Sunday, January 27, 2013


Obsession is something that affects everyone in its own way.  Some people become obsessed with gambling, others with sports, others with "what-have-you".  Calasanz' obsession is Martial Art.  His obsession began when he was still a boy on a farm in the Dominican Republic.  His father took him to see the wildly famous Bruce Lee film, "Enter the Dragon".  From that moment on he knew his life's purpose and he began dreaming of going to America to become a Bruce Lee, to become the world's most well balanced martial artist.

His dream would begin to actualize in the early 1980's when he finally made it to this country, the United States of America.  Now he had some work to do.  While he will tell you that he was born with the gift of knowing martial art and especially understanding Wing Chun he also knew that in order to become well balanced he would have to learn a variety of styles and given its 'pot-luck' nature there was no better place to do that than in America.  He took a very logical approach.  He would pick some novel systems to learn to achieve his ends, study them and practice them down to their root.

While we examine and get into his course of study its important to know that his study of each particular style is not cut and dry.  Language will, unfortunately, limit the way in which I can convey, and the ways in which you can comprehend his progression of training but it is important to remember he as a living human was and is doing so much more than what can be exposed here through prose.  That is to say that as the topic changes schools or instructors, remember that his study and practice of previous styles or systems did not end.  In fact even today he continues to develop his skill of styles previously studied while adding the knowledge and training of newly learned systems, never throwing away what was obtained in years passed.  Still to this day he continues to develop, involve and evolve aspects of each of the styles he has trained within his system because as any real martial artist will tell you, you are never done developing.

He began his training in the Dominican Republic at a myriad of schools training disciplines including Karate and Taekwondo.  The first school he attended within the U.S., however, was under Moyat in New York City to improve and perfect his Wing Chun.  After one year with Moyat in Chinatown he moved on.  Years later Moyat would come to Calasanz' dojo for a seminar to promote Calasanz and instruct some of his more advanced students.

On his endeavor to become the most well balanced martial artist in the world he undertook the study of Cheng Chuang (translates to "Long Fist").  He studied this system with Angel Rodriguez under a Chinese master with only one English name, Henry, in New York City for 6 years, all the while improving his Wing Chun and developing aspects of body control through dance classes and gymnastics.  Cheng Chuang remains a large influence on his art and teaching style emphasizing extension and flexibility for greater range and a more capable body.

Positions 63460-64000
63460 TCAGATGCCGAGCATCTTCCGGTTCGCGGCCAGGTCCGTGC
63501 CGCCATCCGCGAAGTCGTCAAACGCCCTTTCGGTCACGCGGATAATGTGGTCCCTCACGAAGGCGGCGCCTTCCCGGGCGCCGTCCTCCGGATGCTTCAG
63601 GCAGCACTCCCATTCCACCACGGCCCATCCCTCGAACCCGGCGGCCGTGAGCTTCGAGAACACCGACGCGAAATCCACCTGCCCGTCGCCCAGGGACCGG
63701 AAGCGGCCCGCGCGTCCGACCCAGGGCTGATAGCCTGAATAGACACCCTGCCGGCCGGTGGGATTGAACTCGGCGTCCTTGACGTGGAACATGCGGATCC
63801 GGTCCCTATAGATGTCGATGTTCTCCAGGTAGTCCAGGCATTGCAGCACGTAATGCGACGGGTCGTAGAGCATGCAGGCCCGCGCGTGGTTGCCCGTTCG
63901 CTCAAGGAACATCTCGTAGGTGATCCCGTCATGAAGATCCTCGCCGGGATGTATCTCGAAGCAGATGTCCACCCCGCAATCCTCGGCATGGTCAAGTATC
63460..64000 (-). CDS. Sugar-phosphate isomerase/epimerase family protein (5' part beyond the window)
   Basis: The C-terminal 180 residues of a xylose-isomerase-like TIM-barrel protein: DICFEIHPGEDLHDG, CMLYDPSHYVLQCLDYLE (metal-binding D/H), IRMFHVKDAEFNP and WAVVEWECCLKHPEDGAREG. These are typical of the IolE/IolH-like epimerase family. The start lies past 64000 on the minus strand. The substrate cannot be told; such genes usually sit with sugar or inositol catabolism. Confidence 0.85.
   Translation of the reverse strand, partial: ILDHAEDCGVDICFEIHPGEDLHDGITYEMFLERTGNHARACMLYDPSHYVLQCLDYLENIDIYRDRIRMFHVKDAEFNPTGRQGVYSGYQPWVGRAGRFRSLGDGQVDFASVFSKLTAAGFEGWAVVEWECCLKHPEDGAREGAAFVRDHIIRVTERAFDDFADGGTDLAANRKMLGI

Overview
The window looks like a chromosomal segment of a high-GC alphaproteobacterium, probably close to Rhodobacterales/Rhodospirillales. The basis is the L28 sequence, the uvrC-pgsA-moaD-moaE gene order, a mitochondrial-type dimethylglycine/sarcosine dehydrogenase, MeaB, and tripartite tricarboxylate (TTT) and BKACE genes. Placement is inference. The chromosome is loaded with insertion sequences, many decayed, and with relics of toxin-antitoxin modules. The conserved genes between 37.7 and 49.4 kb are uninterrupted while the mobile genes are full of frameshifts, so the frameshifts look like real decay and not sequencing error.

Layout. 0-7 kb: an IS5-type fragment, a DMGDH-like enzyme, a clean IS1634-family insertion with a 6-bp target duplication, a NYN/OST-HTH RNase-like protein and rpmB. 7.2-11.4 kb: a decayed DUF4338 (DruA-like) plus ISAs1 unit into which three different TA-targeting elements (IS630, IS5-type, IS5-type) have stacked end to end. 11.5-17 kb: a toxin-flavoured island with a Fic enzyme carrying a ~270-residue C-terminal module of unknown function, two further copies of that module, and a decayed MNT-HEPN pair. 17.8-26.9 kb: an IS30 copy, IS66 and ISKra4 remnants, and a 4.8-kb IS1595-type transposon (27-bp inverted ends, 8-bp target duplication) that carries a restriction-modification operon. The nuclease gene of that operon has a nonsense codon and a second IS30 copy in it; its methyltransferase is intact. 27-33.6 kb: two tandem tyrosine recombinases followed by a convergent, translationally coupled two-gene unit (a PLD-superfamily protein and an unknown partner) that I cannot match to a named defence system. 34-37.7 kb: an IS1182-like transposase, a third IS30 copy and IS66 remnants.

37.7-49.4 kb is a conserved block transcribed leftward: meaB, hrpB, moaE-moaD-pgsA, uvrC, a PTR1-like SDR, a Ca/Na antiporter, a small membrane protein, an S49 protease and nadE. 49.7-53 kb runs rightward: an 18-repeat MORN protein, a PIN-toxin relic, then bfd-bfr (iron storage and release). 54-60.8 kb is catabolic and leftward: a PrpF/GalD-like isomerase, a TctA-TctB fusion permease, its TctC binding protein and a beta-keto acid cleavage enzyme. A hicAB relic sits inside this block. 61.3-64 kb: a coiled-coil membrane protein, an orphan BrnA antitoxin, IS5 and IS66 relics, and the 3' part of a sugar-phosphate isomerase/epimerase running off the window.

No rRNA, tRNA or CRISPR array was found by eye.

Each day he trained and learned he became aware that he could not satisfy his obsession.  He grew hungrier and hungrier.  His appetite for martial arts would grow faster than he could take it in. 

As he kept learning, practicing, and developing he would augment his previous Hapkido and Taekwondo training in the Dominican Republic with lessons under Master Lee in Darien, Connecticut. 

He would also attend Gleason's Gym in New York City regularly to soak in what he could of boxing.  I say soak in because at Gleason's Gym he could not step into the ring.  He was already making videos and doing the incredible and those who attended Gleason's thought he was crazy.  They would not even put him to spar.

As time passed he integrated all of these styles, taking Bruce Lee's ancient aphorism to heart, to take what is useful and disregard what is useless.  And like Bruce Lee, Calasanz understood the importance of dance.  He took up dance classes in several different styles including ballet, jazz, tap, modeling jazz and modeling ballet.  And, while dancing is not necessarily martial art, martial art is most definitely dancing.  Dancing, as another practice of bodily control and presentation, gave Calasanz another perspective and allowed him to grow as a martial artist in ways strictly martial systems had not.  This opened the mind and gave him another leg to stand on so to speak to be more well-balanced and more well-rounded as a martial artist.